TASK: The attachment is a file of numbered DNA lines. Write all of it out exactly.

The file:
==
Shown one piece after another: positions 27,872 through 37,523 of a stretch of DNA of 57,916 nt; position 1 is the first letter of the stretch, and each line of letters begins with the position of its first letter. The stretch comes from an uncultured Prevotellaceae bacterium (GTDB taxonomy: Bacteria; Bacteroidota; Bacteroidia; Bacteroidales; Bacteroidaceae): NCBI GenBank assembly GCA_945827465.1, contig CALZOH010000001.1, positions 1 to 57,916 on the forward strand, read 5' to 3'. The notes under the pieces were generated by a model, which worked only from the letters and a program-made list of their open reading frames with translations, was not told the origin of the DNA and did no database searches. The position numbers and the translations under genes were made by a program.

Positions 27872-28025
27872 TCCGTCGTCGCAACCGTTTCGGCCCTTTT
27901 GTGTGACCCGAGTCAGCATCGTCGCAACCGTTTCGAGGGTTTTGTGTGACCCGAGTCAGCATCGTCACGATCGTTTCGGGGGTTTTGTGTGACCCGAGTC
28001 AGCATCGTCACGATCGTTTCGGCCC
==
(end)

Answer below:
Shown one piece after another: positions 27,872 through 37,523 of a stretch of DNA of 57,916 nt; position 1 is the first letter of the stretch, and each line of letters begins with the position of its first letter. The stretch comes from an uncultured Prevotellaceae bacterium (GTDB taxonomy: Bacteria; Bacteroidota; Bacteroidia; Bacteroidales; Bacteroidaceae): NCBI GenBank assembly GCA_945827465.1, contig CALZOH010000001.1, positions 1 to 57,916 on the forward strand, read 5' to 3'. The notes under the pieces were generated by a model, which worked only from the letters and a program-made list of their open reading frames with translations, was not told the origin of the DNA and did no database searches. The position numbers and the translations under genes were made by a program.

Positions 27872-28025
27872 TCCGTCGTCGCAACCGTTTCGGCCCTTTT
27901 GTGTGACCCGAGTCAGCATCGTCGCAACCGTTTCGAGGGTTTTGTGTGACCCGAGTCAGCATCGTCACGATCGTTTCGGGGGTTTTGTGTGACCCGAGTC
28001 AGCATCGTCACGATCGTTTCGGCCC